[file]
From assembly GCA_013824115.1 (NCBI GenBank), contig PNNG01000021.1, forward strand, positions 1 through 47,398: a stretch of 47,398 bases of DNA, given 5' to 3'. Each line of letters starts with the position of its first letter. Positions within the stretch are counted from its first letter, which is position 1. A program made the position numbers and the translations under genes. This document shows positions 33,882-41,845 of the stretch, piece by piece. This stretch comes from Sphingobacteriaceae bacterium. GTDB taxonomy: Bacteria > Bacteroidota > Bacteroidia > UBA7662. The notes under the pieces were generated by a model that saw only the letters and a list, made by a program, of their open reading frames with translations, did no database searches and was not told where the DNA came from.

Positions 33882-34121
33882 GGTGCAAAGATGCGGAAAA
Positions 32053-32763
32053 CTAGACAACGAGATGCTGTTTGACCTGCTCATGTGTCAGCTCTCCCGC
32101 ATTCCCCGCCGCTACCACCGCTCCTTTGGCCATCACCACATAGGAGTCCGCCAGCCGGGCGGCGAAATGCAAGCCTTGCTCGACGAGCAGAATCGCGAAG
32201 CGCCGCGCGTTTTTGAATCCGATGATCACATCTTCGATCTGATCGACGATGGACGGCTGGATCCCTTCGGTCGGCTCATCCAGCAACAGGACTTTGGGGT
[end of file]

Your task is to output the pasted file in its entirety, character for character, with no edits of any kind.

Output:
From assembly GCA_013824115.1 (NCBI GenBank), contig PNNG01000021.1, forward strand, positions 1 through 47,398: a stretch of 47,398 bases of DNA, given 5' to 3'. Each line of letters starts with the position of its first letter. Positions within the stretch are counted from its first letter, which is position 1. A program made the position numbers and the translations under genes. This document shows positions 33,882-41,845 of the stretch, piece by piece. This stretch comes from Sphingobacteriaceae bacterium. GTDB taxonomy: Bacteria > Bacteroidota > Bacteroidia > UBA7662. The notes under the pieces were generated by a model that saw only the letters and a list, made by a program, of their open reading frames with translations, did no database searches and was not told where the DNA came from.

Positions 33882-34121
33882 GGTGCAAAGATGCGGAAAA
Positions 32053-32763
32053 CTAGACAACGAGATGCTGTTTGACCTGCTCATGTGTCAGCTCTCCCGC
32101 ATTCCCCGCCGCTACCACCGCTCCTTTGGCCATCACCACATAGGAGTCCGCCAGCCGGGCGGCGAAATGCAAGCCTTGCTCGACGAGCAGAATCGCGAAG
32201 CGCCGCGCGTTTTTGAATCCGATGATCACATCTTCGATCTGATCGACGATGGACGGCTGGATCCCTTCGGTCGGCTCATCCAGCAACAGGACTTTGGGGT